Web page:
Pennsylvania—$7.15, for larger employers. For employers with 10 or fewer full-time employees, the minimum wage is $6.65 per hour; Effective July 1, 2008, the state minimum wage rate of $7.15 per hour will apply to these employers as well. The state minimum wage will remain higher than the federal rate.
Rhode Island—$7.40. The state minimum wage will remain higher than the federal rate.
South Carolina—no minimum wage rate. For those subject to the federal law, the federal minimum wage of $6.55 will apply effective July 24, 2008.
South Dakota—$5.85, same as federal. The state minimum wage is scheduled to increase to $6.55 per hour on July 24, 2008.
Tennessee—No minimum wage. For those subject to the federal law, the federal minimum wage of $6.55 will apply effective July 24, 2008.
Texas—$5.85. State law provides that the minimum wage is to be the same as the federal rate; Therefore, the minimum wage in Texas will increase to $6.55 per hour on July 24, along with the federal rate.
Utah—$5.85. State rulemaking provides for the state minimum wage to increase to $6.55 on July 24, the same as the federal rate changes.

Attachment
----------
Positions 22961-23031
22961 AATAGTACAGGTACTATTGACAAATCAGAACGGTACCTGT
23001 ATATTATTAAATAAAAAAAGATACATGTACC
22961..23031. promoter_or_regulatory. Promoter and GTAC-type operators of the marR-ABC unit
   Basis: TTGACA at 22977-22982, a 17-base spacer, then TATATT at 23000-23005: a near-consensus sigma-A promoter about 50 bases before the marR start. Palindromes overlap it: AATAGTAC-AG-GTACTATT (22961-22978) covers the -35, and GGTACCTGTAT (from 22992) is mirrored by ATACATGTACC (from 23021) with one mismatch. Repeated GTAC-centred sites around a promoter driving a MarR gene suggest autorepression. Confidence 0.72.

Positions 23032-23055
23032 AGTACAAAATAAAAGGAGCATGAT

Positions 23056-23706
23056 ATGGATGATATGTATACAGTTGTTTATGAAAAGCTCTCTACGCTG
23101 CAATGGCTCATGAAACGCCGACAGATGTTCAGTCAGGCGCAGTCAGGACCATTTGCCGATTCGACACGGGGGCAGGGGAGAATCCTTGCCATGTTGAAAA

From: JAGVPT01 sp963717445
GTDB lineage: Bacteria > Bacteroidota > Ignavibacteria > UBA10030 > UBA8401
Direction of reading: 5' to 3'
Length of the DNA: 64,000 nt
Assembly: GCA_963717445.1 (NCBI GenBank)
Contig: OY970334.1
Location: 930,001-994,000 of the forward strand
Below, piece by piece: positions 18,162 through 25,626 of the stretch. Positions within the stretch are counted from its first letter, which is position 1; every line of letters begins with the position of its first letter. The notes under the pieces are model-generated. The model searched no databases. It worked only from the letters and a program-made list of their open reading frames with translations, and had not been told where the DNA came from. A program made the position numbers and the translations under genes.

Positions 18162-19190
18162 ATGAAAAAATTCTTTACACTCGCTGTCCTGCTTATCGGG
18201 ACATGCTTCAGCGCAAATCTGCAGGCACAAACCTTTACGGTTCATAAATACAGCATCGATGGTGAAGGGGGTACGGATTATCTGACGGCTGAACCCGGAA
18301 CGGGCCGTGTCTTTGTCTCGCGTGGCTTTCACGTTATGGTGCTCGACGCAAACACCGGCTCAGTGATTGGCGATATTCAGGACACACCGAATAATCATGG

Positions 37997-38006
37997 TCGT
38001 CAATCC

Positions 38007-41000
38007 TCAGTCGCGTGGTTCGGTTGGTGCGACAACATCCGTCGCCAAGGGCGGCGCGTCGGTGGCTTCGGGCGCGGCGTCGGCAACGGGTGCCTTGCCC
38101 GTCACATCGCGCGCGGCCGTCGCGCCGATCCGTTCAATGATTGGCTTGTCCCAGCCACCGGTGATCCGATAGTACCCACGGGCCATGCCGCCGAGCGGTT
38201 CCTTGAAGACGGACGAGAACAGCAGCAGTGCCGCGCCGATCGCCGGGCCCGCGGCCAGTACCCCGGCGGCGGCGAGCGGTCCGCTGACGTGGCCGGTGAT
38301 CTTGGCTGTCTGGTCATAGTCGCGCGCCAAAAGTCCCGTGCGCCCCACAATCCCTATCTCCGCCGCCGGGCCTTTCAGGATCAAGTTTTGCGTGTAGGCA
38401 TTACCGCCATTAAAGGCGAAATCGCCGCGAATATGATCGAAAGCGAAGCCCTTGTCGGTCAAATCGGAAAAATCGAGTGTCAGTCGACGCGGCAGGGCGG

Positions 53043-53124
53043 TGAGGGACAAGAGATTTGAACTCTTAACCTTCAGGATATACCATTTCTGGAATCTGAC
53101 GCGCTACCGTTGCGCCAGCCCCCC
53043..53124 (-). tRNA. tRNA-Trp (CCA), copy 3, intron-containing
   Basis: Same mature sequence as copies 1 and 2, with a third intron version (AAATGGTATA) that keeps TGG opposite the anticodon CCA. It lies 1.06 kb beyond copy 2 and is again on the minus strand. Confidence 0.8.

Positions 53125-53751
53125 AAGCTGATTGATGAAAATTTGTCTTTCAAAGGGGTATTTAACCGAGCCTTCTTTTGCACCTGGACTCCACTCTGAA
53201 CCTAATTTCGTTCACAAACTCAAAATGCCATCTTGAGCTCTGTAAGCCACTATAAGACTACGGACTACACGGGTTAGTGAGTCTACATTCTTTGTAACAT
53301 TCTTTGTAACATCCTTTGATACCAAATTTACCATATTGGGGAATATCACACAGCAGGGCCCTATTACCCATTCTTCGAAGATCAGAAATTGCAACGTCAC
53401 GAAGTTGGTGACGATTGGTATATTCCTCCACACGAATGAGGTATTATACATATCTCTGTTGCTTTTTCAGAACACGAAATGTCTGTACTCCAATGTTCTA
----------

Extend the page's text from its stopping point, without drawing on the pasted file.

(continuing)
Vermont—$7.68. The state minimum wage will remain higher than the federal rate.
Virginia—$5.85. Virginia law provides that employers are to pay employees a minimum wage rate of not less than the federal rate. Therefore, the federal minimum wage of $6.55 will apply on July 24.
Washington—$8.07. The state minimum wage will remain higher than the federal rate.
West Virginia—$6.55. Effective July 1, 2008, this rate increase to $7.25 per hour. The state minimum wage will remain higher than the federal rate.
Wisconsin—$6.50. This rate will be lower than the federal rate on July 24; For those subject to the federal law, the federal minimum wage of $6.55 will apply.
Wyoming—$5.15. This rate is lower than the federal rate. For those subject to the federal law, the federal minimum wage of $6.55 will apply effective July 24, 2008.